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LWSD board passes 2014-15 budget unanimously
On Monday night, the Lake Washington School District (LWSD) board of directors unanimously voted to pass the budget.
For the 2014-15 school year, the district's budget will include a 6.7 percent increase in revenues, rising from $256.3 million to $273.4 million in its general fund.
LWSD director of communications Kathryn Reith said the $17.1 million increase comes from various things, including $5.3 million from an increase in enrollment, as school districts receive funding based on the number of students in the district. In addition, $2.5 million comes from increased levy receipts and $7.8 million comes from new state funding. The latter has been the result of the McCleary state Supreme Court decision, which requires the state to more fully fund basic education.
"Some of (the court decision) is starting to take effect," Reith said.
The court decision ruled the state was not meeting its obligation to fully fund K-12 public education as required by the state constitution.
While the LWSD budget has increased, the district's expenditures also increased, by 5.1 percent.
According to an LWSD press release, a significant rise in spending came in staffing to support increased enrollment. That need will require an expenditure of $3.8 million. Other costs are increases in staff compensation, health care and pension costs, and another $3.8 million and $2 million for specific programs from grants and self-supporting programs.
Reith said some of the areas the increased revenue will help include more staff for professional learning for teachers, four literacy coaches at the elementary level, five more school nurses and additional grounds and custodial staff and equipment. The additional funding has also allowed the district to hire two mental health/social workers, Reith said.
"For the first time in many years, we have been able to restore some of the things we cut many years ago and (have been) able to put back into place some much-needed resources," said LWSD school board President Jackie Pendergrass.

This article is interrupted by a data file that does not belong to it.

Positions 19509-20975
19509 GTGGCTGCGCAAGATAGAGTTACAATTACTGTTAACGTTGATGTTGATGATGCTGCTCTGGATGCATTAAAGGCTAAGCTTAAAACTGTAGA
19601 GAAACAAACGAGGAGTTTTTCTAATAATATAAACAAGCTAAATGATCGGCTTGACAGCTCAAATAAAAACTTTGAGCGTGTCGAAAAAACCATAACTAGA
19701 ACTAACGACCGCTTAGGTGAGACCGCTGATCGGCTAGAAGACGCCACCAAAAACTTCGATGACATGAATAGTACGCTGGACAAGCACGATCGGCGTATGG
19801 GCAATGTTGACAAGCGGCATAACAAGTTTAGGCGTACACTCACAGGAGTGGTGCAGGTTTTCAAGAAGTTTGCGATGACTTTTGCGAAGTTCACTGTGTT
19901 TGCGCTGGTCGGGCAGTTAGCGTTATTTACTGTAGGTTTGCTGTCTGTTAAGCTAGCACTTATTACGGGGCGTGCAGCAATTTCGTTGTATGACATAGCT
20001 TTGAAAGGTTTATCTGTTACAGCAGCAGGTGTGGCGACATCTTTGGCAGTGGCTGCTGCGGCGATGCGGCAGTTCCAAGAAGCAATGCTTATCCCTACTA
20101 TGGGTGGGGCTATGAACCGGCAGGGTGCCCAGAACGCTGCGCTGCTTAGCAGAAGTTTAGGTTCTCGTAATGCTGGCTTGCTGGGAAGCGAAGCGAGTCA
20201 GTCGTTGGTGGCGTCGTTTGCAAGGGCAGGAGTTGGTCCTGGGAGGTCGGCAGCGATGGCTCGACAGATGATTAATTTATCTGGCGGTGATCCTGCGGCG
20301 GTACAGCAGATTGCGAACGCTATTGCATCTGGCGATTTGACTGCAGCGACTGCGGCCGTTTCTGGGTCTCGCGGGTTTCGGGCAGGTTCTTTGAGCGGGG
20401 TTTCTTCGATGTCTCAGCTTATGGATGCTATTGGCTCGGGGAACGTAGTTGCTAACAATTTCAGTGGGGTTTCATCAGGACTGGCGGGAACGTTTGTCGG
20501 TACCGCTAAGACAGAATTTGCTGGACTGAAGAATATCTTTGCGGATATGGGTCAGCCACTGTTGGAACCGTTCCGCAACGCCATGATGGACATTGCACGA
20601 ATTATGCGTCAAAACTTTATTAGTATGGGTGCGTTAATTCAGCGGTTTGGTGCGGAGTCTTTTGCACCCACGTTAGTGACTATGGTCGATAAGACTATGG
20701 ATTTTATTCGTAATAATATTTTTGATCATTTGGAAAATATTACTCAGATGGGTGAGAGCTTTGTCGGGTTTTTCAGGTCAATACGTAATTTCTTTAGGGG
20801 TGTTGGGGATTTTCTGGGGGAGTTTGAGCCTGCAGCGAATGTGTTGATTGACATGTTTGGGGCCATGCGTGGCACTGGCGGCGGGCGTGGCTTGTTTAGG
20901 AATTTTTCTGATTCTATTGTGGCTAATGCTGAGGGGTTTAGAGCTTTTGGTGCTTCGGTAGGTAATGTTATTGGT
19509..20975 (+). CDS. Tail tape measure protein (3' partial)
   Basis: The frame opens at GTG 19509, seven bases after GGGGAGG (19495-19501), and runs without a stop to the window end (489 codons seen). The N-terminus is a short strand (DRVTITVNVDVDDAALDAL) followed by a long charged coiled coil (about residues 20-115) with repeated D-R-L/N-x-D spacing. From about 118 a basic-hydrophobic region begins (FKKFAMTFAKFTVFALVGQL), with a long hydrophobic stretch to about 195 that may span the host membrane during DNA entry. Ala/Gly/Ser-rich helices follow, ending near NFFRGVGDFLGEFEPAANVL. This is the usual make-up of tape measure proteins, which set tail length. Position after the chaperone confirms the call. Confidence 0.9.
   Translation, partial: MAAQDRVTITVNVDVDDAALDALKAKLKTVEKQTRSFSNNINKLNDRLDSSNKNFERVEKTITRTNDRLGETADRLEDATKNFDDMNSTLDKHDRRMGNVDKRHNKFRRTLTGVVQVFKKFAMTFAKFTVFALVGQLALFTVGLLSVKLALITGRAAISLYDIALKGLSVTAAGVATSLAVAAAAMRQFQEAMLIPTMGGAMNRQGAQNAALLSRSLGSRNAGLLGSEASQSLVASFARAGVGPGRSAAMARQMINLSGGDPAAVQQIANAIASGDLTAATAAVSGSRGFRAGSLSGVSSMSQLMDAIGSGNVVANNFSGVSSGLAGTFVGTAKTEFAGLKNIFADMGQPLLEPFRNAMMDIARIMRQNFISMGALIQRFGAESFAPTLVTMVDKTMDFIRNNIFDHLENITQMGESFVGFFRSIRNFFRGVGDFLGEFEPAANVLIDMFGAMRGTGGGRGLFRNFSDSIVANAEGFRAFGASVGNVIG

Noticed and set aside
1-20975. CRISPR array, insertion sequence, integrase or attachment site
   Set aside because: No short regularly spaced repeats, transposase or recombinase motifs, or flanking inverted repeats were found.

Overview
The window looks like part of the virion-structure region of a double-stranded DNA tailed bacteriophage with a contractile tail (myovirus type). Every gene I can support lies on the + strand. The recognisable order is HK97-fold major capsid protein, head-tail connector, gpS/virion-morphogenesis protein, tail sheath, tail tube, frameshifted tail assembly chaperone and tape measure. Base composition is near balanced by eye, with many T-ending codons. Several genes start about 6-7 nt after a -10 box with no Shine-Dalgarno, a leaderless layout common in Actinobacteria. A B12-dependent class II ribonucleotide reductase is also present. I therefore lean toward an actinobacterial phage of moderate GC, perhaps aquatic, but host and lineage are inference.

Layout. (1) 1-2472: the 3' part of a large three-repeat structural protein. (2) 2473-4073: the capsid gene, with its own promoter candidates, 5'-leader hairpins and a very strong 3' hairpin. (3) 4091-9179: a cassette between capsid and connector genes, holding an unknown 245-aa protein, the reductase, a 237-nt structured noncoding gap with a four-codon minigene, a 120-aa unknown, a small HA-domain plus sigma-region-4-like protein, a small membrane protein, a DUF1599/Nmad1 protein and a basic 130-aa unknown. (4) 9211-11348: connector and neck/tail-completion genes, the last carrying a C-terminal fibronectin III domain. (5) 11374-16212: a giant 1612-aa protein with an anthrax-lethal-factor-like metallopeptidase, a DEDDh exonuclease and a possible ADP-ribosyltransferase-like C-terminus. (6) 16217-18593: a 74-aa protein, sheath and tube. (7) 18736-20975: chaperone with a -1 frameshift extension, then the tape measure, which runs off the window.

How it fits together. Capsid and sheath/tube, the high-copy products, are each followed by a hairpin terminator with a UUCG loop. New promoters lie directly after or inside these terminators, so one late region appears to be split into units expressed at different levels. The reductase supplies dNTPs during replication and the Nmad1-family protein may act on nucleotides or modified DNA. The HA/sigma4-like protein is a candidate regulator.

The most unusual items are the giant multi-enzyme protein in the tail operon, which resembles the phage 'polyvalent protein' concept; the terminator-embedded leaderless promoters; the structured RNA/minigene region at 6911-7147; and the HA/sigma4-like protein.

In addition to being able to hire more staff, Reith said the district has also been able to reduce its athletic fees.
"That's been a financial burden on some of our families," Reith said.
Previously, the district's athletic fee for high schoolers was $275 per sport. Now, the fee will be $200 per sport and no individual student will pay more than $400, no matter how many sports they play. (The old cap per student was $550.) No family will pay more than $725 in athletic participation fees to the same school, down from the previous cap of $1,000. At the middle school level, the cost per sport in middle school will be $75, a reduction of $40. The maximum for an individual student will be $150, down from $210. The cap for fees for a family to the same school will be $225 at middle school, as opposed to $315 last year.
LWSD increased its fees significantly in 2009 when it was hit with major budget cuts. Reith said based on community input, families were willing to pay the higher fees in order to keep funding in the classrooms and not lay off teachers.
"Our budget additions have been designed to help the district work toward its strategic goals," said LWSD Superintendent Dr. Traci Pierce. "We carefully considered how to put these funds to their best possible use."
LWSD went through a multi-phase process this spring to collect potential budget additions and review them. Reith said they surveyed parents on where they want money to go and developed the budget accordingly.
The LWSD board first received a draft of the budget at its June 23 meeting. Reith said there were no comments from the public at Monday's meeting and the budget passed with no changes.